Teaching children how to understand their own emotions is a vital role for parents and carers, and one that is very often over looked.
Children should be taught that it is acceptable for them to be able to express their emotions when feeling a certain way. It is important for them to know that their feelings will be acknowledged by a loving, and attentive parent.
Children who are able to name and describe how they are feeling when they have a strong emotion, are much more able to make positive choices when presented with a challenging situation. We not only want our child to be able to name their feelings – but describe them in detail and how their bodies react when they are experiencing an emotion of any kind.
The When I’m Feeling ( by Trace Moroney) series has been carefully designed to help children better understand their feelings and shares examples of ways to express those feelings in a way that is both appropriate and acceptable to themselves and others.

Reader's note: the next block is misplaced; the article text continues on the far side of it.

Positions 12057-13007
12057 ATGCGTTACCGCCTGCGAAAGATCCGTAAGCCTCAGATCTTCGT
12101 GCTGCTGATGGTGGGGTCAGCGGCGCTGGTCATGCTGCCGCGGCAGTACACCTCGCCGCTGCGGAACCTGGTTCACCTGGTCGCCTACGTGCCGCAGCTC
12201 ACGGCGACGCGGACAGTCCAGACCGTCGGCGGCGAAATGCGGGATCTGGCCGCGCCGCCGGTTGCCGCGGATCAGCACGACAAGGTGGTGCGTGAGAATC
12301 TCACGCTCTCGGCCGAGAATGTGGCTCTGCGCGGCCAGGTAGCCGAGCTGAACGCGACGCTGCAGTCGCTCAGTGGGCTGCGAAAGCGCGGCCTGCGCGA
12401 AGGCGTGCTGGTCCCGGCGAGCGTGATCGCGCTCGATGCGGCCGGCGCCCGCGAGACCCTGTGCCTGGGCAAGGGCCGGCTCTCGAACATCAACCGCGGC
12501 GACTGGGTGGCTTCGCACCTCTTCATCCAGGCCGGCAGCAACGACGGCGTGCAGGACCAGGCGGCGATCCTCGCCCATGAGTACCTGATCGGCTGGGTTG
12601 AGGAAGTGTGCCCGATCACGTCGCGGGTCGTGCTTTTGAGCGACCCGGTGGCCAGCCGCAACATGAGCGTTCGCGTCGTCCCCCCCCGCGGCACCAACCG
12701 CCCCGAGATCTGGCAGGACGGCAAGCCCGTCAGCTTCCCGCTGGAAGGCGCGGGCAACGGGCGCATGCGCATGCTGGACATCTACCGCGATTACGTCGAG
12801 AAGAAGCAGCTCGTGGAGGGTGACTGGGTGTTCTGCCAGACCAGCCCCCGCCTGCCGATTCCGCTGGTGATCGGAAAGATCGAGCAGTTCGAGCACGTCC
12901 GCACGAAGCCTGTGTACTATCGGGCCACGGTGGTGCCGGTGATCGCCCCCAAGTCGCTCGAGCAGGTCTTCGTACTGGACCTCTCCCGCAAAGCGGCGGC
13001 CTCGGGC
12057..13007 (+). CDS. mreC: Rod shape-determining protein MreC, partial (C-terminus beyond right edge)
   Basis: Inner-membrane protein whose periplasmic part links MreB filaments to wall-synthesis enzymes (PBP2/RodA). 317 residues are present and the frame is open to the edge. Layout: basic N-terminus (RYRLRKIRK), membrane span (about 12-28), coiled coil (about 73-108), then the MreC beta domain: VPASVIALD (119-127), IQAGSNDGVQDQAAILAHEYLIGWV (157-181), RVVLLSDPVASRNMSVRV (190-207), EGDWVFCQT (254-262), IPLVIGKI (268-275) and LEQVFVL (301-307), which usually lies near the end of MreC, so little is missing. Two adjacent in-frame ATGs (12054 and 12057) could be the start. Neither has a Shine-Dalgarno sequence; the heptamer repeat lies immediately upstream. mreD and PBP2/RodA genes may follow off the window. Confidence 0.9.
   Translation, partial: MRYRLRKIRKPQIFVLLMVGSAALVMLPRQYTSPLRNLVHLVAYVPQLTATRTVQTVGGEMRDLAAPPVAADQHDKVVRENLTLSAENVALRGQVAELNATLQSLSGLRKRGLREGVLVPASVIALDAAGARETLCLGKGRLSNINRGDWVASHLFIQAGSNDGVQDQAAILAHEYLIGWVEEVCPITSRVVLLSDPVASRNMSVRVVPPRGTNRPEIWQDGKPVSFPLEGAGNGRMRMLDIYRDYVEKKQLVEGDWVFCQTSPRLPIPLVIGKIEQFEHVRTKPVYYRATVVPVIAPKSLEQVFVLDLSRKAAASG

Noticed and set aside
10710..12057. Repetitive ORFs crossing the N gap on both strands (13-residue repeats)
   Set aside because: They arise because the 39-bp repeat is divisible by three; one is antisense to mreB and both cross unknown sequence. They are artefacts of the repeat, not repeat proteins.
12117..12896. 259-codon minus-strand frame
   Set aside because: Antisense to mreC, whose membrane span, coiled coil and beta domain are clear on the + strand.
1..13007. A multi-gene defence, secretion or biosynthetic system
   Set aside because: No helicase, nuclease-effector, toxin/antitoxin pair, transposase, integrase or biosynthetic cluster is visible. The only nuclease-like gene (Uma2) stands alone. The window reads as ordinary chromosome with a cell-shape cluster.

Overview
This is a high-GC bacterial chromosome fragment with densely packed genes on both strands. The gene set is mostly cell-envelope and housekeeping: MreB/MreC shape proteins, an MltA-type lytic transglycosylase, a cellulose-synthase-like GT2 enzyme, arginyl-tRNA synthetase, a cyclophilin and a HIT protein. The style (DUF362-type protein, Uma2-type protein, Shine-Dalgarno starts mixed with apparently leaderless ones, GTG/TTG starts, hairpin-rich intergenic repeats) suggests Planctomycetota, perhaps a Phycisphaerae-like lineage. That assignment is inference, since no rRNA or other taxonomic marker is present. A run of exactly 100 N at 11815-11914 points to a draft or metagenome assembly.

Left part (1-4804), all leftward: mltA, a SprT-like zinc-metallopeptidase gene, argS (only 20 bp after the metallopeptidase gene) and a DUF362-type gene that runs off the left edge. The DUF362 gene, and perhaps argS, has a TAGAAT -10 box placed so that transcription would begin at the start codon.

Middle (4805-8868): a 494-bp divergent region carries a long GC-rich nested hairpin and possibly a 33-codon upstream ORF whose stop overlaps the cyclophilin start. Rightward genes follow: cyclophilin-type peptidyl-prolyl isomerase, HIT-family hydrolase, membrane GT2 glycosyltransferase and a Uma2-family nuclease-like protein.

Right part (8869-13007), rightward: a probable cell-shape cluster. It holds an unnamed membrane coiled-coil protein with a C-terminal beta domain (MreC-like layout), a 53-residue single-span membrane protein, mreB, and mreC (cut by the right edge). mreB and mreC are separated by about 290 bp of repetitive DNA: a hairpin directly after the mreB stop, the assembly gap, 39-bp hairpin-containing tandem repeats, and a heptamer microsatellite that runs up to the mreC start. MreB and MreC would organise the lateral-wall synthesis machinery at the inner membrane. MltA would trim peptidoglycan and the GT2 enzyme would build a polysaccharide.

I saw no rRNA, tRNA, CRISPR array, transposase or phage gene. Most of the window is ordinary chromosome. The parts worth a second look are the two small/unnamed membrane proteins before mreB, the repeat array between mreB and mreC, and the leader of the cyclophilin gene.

Helping our young children develop skills to identify and manage their feelings leads to an increase in confidence, self-esteem, and an optimistic and hopeful state of mind – creating a healthy emotional foundation.
Each book includes notes for parents and caregivers.
I always am left with that warm and fuzzy feeling when I read any of these books. They have such a beautiful way of making you really understand how important our emotions are, and that it really is OK for us to feel a certain way and to acknowledge that within ourselves.
We must encourage our children to share with us how they are feeling, and teach them ways of dealing with strong emotions when they arise.
We are preparing them for the challenges and difficult times they will face later in life when we are not around to shelter them and protect them.
Remember these three easy steps to helping your child develop their emotional intelligence-
Name it…..Tame it…..Emotion Coach it!
“Empowering families to create the right mix of chaos & love”
Chaos to Calm Consultancy would like Wadawarrung of the Kulin Nation. We acknowledge the elders past, present and emerging -particularly the Aboriginal and Torres Strait Islander parents who walked before us supporting and connecting their children to the earth, water and community. Always was. Always will be.